[1] Obviously that's a major understatement - but I wasn't exactly sure how to phrase it without sounding totally glib. And in fact - one of the magical things about this book is how even tho what it seems to be doing is quite - well - disrespectful (telling a story about war - about adding dragons to it - I mean - that kinda sounds as ridiculous as writing a story about a murder or a sexual assault or whatever (something grim) and then adding leprechauns or some cartoon animal into it (you know - something a little bit childish) - but yet manages (through a few small displacements (notice that it's not really the same world as ours)) to make it reverential and (actually) quite serious: so - you know: it never really makes war seem like a fun thing to do (quite the reverse). Which is good for two reasons: one - there's no real problems with tone (see The Marvels Project (below) for the reverse of that) and two: it means that the story feels like it has real stakes. It doesn't feel frivolous - it's more like it's all (somehow) important.

[2] Isn't it supposed to be that the Hobbits are the nice, quiet, peace-loving English who want to do nothing more than sit in the countryside - sipping pints and smoking pipes - and the Orcs are the dirty nasty warmonging Germans? (Hey - I never said it was subtle).

[3] And "Mitch Taggart"? That's such a great name for a bully.

[4] With a winning sense of naïvety that (for better or for worse) just no longer seems possible in today's more bitter and cynical world: "People there deserve to live free of fear just as much as they do here. And someone's killing them, that someone's got to be stopped." (But - hey - we have ipods now so you know: swings and roundabouts).

[5] What a great word - right? For those of you that haven't heard it before: "In literary criticism, a Bildungsroman (German pronunciation: [ˈbɪldʊŋs.ʁoˌmaːn]; German: "formation novel") or coming-of-age story is a literary genre that focuses on the psychological and moral growth of the protagonist from youth to adulthood (coming of age), and in which character change is thus extremely important."

[6] And then - a little bit later on: "It was only temporary. Only fifteen minutes."

[7] The Blood Emperor - any relation I wonder to the Crimson King from Stephen King's Dark Tower books? (You know - just a thought). Also - I like the way that at the start of the book everything seems pretty black and white - but towards the end Busiek starts to leaven things out with a few shades of grey and you start to reconsider whether The Blood Emperor really exists - or if he's just a product of propaganda...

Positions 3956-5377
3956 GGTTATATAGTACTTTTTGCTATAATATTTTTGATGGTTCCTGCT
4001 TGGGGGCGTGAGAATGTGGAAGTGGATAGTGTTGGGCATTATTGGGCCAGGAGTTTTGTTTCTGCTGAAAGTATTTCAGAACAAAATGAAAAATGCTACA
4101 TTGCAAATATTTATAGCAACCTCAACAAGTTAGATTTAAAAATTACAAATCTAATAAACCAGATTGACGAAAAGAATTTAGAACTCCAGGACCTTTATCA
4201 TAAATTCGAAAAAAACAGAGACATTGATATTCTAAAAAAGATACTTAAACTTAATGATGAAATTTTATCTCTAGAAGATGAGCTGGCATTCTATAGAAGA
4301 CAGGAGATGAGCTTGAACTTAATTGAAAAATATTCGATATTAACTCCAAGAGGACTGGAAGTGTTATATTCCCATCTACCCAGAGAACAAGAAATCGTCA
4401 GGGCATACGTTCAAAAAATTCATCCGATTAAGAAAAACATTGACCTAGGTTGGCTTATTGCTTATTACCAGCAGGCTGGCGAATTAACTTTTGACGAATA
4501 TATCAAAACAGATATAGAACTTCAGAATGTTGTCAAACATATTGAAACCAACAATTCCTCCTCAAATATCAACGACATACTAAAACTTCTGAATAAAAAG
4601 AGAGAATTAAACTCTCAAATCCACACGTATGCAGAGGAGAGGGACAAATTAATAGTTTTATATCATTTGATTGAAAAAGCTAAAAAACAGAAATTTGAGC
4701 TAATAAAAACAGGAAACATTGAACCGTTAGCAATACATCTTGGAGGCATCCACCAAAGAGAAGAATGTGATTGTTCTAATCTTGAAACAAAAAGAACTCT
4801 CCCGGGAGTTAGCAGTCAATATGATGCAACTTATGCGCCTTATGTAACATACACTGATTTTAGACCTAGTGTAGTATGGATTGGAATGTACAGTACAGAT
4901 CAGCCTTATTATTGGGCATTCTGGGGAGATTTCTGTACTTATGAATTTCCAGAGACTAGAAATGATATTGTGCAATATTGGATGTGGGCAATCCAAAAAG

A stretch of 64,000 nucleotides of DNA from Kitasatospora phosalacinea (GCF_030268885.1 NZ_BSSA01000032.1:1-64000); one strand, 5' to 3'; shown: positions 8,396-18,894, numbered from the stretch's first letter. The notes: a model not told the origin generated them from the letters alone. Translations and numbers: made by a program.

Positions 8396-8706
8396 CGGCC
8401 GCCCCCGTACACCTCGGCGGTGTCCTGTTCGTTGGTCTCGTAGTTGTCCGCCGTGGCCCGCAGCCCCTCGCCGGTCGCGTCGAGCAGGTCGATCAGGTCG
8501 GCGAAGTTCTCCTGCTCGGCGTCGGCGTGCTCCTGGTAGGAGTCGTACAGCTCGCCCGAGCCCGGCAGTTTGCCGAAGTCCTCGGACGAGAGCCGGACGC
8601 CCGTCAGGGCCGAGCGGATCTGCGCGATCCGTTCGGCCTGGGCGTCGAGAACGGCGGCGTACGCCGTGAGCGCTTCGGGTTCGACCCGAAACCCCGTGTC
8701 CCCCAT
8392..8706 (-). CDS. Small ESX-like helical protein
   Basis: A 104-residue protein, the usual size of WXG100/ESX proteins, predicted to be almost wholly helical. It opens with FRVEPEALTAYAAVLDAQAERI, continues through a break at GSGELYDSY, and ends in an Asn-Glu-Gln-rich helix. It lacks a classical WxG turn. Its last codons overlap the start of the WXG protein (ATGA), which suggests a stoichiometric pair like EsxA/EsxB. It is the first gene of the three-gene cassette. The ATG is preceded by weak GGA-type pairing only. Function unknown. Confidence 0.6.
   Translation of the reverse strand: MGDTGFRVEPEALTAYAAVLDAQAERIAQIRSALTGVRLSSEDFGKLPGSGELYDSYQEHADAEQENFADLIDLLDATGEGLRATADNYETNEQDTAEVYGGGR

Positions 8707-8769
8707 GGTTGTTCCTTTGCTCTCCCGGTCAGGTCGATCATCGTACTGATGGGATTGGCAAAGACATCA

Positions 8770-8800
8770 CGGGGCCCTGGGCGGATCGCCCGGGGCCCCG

[8] You've got to love a comic that takes the time to have wordless panels of the hero staring out into the middle distance (in fact for the first part of the book that seems to be all that Fletcher Arrowsmith does). Pay attention people: it doesn't all have to be bang!-bang!-bang! all the time. Plus: there is a danger that with all the fantasy figures floating around that you could lose the all-important sense of realism - but Pacheco is really good at making all the magical wonders peppered throughout seem believable and even (and I mean this in a good way) mundane. Plus: I'm usually pretty lousy when it comes to talking about the colouring of books - but Alex Sinclair does a really top notch job all through this book - there's a moment when we get a close up of Mitch Taggart's in Chapter two ("Won't be any women's skirts there to hide behind...") and the way that the colours fill out all the contours of his face is really cool: you can see that there's not that much in terms of the lines from Carlos Pacheco but with the addition of the toning - it makes it all look three-dimensional... (I mean - this could be totally wrong - but it kinda reminded me of the work Jamie Grant does on All Star Superman). 

Further reading: Aetheric MechanicsSmaxSagaBattlefields, The Dark Tower, Astro City, Lucifer, The Arrival, The Authority, Orc Stain, Elephantmen, GrandvilleThe HobbitJoe the Barbarian, The UnwrittenThe TwelveThe Marvels ProjectTop 10: The Forty-Niners.

All comments welcome.